epi logue
T R O P I C A L F U T U R E S
Civilizing Citizens and Uncivilizing Tourists
These beaches are up for grabs. The tourists say they own them. They are the ultimate frontier, visible
evidence of our past wanderings and our present distress.
Edouard Glissant, Caribbean Discourse, 1989
But on our tourist brochures the Caribbean is a blue pool into which the republic dangles the extended
foot of Florida as inflated rubber islands bob and drinks with umbrellas float toward her on a raft. This
is how the islands, from the shame of necessity, sell themselves; this is the seasonal erosion of their
identity, that high pitched repetition of the same images of service that cannot distinguish one island
from the other, with the future of polluted marinas, land deals negotiated by ministers, and all of this
conducted to music at Happy Hour and the rictus of a smile.
Derek Walcott, The Antilles, 1995
he visual vocabulary of the Anglophone Caribbean first enunciated at the end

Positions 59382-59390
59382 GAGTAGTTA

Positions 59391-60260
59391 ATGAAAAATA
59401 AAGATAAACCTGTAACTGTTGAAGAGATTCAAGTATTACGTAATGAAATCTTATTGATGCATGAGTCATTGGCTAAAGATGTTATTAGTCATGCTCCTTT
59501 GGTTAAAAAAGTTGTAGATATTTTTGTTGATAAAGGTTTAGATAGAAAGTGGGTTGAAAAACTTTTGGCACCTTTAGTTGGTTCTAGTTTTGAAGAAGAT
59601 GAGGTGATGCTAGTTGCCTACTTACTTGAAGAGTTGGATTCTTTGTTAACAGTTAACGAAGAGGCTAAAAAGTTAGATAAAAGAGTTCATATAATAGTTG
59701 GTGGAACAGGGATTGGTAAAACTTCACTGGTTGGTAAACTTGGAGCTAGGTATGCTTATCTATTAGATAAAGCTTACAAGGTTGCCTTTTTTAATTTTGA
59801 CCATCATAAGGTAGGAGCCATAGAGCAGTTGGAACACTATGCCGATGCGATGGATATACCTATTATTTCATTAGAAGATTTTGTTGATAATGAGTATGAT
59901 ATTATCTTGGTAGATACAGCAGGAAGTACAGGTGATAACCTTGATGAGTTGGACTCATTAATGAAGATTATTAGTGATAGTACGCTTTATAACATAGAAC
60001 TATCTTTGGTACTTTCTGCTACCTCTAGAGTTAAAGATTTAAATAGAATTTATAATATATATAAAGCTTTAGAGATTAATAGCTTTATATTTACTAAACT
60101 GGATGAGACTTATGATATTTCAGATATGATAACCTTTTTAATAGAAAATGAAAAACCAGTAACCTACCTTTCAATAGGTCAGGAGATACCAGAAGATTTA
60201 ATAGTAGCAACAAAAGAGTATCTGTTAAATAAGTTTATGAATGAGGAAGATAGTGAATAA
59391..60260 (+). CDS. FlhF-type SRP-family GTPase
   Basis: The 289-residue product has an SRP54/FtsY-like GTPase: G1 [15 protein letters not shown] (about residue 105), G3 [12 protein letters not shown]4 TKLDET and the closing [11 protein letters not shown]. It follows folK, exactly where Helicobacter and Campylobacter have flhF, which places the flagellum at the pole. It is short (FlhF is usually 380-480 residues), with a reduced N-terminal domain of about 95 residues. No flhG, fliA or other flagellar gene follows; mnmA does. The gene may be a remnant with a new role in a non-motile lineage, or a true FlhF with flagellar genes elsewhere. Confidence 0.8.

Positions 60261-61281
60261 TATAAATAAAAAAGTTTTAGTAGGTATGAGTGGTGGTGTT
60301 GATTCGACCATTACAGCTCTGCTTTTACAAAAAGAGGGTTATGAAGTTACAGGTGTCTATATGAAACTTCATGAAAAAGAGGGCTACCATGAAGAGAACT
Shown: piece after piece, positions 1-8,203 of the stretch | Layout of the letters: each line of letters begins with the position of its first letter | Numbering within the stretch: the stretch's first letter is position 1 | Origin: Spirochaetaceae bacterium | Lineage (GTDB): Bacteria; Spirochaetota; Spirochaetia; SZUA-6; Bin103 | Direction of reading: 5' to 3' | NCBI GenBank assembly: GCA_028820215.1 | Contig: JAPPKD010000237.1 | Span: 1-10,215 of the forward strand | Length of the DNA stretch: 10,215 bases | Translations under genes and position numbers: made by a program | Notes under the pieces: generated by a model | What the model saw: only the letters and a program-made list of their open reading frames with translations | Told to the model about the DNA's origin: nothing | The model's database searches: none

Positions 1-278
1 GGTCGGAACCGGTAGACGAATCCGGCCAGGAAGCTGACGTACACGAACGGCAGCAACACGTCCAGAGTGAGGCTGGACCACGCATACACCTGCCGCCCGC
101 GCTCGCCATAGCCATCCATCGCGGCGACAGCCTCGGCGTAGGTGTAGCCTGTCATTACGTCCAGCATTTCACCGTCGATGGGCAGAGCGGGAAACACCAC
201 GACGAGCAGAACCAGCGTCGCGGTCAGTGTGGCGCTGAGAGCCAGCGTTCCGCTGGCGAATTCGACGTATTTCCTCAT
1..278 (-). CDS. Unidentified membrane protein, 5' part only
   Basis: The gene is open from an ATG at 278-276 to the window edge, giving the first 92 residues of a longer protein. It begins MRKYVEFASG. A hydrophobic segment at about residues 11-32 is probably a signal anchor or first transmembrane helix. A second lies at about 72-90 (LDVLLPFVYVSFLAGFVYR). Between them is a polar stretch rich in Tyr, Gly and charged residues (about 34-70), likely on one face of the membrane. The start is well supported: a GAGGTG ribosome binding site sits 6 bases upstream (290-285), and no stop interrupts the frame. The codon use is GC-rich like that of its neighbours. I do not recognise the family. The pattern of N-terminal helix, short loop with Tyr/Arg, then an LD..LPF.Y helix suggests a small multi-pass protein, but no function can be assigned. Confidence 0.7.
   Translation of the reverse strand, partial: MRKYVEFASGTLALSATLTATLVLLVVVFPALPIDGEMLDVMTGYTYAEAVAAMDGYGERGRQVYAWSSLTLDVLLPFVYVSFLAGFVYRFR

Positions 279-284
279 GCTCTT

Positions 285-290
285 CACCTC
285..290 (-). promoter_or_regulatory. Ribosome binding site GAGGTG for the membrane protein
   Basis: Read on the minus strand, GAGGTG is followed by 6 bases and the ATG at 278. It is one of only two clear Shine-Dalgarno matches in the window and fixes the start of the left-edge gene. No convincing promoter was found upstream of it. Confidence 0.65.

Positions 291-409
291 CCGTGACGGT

of the nineteenth century continues to color representations of the is-
lands. A contemporary postcard of Jamaica, captioned ‘‘Colours of Jamaica,’’
reveals an assemblage of many of the prevailing tropes of tropicality examined through-
out this book (plate 36). A black man and woman, whose headscarf recalls the figure
of the market woman, appear in the postcard holding tropical fruit—the banana and
papaya. The primary visual signifiers and export commodities of the New Jamaica—
associated with American enterprise, British civilization, and local modernity—remain
central to the postcard’s commodity form. The black figures appear on the more recent
photographic backdrop of the beach—a mid-twentieth-century addition to the cast of
tropicality. Both models, whose faces we cannot see, look toward the sea. The woman’s
gaze recalls the very act of looking at the beach as a commodity. The black male’s de-
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